In his own work, Lovecraft offered no bandage for the wounds he opened; in these so-called Detective Comics, The Batman understands that the universe is uncaring; and so he, with all of his resources, must be the one to care. Despite millennia of religious belief suggesting otherwise, (from Nemesis to Karma to the vengeful YHWV)  Justice doesn’t dispense itself. An endless quest persists for the Dark Knight. 

Batman reassures his readers that in the war against psychological horror, honor and perseverance still count for something.

While the 22 page installments became darker and darker, leading into stories that, in the 80’s, abandoned the Comics Code altogether (Mature Readers Only), Batman’s integrity and ingenuity continued to suffice in his insurmountable quest against whatever new evil he faced. The legacy of Arkham culminated in Grant Morrison’s runaway hit graphic novel, Arkham Asylum: a Serious House on Serious Earth, a “Mature Readers” title released contemporaneously with Tim Burton’s first Batman film. The graphic novel posits the idea that the Dark Knight is a demon, summoned through ritual magic by the original founder of Arkham Asylum, which manifests itself through the actions of Bruce Wayne. The warbling, fractured Weird tale, illustrated by surrealist master Dave McKean, is considered a pinnacle achievement in the tent of Batman stories, and helped set the stage for Grant Morrison’s brief but thorough deconstruction of the entire DC comics universe multiverse some 20 years later.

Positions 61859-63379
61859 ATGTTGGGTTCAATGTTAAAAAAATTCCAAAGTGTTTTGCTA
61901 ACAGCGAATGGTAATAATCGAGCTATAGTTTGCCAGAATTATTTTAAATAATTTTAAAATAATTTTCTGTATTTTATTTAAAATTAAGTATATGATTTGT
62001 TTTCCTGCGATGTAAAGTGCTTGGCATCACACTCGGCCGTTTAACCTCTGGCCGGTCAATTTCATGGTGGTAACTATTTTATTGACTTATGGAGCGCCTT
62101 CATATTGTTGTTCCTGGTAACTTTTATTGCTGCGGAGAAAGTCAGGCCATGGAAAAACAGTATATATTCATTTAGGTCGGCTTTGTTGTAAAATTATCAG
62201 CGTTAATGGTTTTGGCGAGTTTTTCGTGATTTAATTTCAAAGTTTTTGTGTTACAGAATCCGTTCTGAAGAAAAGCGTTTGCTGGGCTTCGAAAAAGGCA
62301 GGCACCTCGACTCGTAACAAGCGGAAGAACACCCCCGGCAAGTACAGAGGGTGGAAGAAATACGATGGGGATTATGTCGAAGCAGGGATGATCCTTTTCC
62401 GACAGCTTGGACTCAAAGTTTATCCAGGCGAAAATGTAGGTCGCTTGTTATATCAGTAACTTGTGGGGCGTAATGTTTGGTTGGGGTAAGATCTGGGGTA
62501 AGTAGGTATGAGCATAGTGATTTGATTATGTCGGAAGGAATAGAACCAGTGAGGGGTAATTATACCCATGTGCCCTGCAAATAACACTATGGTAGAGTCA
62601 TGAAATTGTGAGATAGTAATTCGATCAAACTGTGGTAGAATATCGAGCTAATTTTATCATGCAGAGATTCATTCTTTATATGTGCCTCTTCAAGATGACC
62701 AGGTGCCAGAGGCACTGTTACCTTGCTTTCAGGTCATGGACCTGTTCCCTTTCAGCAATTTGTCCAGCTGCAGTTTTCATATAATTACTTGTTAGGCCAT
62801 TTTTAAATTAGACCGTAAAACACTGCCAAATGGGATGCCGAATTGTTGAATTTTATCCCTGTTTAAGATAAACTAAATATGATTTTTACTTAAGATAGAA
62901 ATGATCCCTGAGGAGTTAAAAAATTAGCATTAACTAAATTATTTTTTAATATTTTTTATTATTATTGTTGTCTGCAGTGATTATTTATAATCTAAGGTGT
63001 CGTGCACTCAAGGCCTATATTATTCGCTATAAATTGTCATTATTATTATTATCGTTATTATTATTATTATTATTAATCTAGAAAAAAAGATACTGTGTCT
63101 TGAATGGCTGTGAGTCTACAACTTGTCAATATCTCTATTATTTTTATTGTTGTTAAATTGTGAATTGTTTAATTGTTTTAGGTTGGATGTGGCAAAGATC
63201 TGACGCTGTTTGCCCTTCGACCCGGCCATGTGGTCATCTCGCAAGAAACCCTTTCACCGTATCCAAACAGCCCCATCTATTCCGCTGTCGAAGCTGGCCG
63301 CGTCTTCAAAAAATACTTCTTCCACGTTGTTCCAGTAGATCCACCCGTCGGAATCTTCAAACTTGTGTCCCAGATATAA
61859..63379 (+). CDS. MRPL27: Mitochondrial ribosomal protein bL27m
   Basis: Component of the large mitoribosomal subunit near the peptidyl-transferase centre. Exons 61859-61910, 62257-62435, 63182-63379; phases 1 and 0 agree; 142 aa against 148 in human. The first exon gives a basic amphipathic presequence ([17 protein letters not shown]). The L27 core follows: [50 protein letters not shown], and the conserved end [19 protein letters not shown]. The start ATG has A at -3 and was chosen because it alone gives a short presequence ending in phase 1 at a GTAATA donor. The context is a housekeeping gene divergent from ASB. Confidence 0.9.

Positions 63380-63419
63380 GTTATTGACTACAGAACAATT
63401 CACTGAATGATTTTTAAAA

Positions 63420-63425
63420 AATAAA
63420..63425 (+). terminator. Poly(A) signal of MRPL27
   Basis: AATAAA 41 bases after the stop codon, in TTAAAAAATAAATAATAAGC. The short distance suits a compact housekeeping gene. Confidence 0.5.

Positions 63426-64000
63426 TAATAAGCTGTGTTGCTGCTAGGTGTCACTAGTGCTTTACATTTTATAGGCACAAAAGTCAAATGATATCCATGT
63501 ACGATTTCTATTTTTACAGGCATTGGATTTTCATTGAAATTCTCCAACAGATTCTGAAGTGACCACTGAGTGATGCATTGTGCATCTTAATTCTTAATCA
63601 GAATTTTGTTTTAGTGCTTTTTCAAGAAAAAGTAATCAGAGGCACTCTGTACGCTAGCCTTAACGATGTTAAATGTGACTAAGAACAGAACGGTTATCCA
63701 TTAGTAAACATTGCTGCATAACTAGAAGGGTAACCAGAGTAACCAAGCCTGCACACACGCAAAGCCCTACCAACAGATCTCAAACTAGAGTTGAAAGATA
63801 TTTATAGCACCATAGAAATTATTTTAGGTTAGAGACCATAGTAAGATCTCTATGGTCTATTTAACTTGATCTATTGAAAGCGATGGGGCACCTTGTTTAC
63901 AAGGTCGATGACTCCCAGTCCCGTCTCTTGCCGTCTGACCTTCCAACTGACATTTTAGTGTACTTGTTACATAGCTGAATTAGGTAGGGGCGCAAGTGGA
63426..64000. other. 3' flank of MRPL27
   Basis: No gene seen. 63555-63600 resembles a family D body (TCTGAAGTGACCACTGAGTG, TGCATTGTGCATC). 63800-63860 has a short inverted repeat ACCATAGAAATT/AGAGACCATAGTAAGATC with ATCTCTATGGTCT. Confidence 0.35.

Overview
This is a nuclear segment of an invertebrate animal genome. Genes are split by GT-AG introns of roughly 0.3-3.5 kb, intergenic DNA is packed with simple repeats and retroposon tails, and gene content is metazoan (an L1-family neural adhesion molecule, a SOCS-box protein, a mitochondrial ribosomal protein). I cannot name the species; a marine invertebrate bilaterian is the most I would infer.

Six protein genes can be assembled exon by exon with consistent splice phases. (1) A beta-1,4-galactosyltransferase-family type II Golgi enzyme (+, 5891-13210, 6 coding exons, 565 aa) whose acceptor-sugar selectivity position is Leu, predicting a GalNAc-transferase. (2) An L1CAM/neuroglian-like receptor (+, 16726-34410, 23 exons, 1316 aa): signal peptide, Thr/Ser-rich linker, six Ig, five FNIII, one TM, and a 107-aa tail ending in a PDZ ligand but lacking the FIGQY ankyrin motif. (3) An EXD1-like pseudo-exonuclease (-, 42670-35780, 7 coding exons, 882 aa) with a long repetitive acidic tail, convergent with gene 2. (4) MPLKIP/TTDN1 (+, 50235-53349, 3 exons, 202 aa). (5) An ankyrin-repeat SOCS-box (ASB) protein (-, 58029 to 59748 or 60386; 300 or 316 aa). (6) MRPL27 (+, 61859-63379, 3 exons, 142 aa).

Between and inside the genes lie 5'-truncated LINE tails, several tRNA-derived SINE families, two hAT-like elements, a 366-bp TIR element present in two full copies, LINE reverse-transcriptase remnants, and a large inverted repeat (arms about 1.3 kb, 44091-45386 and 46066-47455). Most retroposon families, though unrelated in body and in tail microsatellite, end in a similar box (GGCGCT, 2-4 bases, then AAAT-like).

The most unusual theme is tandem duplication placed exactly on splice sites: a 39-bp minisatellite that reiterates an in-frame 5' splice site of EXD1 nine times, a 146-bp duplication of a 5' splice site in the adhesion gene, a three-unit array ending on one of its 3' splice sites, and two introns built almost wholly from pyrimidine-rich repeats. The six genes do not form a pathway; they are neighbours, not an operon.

Lovecraft clinically wrote of rational minds unable to surmount the traumas with which they are faced. Those stories are unforgiving, and devoid of hope. No heroes emerge to defend humanity; everyone dies, or loses their minds, and the apocalypse looms. Unresolved at Lovecraft’s death in 1937, the ghost of these conflicts lingered in the American psyche for a couple years before descending upon a new fictional American city where they might be addressed: in Gotham, in the shadowy recesses of a City of Fools, to be mitigated, if not quelled, by the Dark Knight’s vigilant watch, and by the countless imitators he’s inspired.

Batman’s outstanding performance in his field for the better part of a century has solidified his status as genuine American Archetype. Although nothing seems to get better in his city, Batman effectively maintains the status quo against the hidden structural component of Lovecraft’s philosophy, which pervades the worm-addled heart of Gotham; this crusade informs an ouroboros of crime and punishment, evasion and detection, that has played out over and over in film, television, and print for the better part of a century.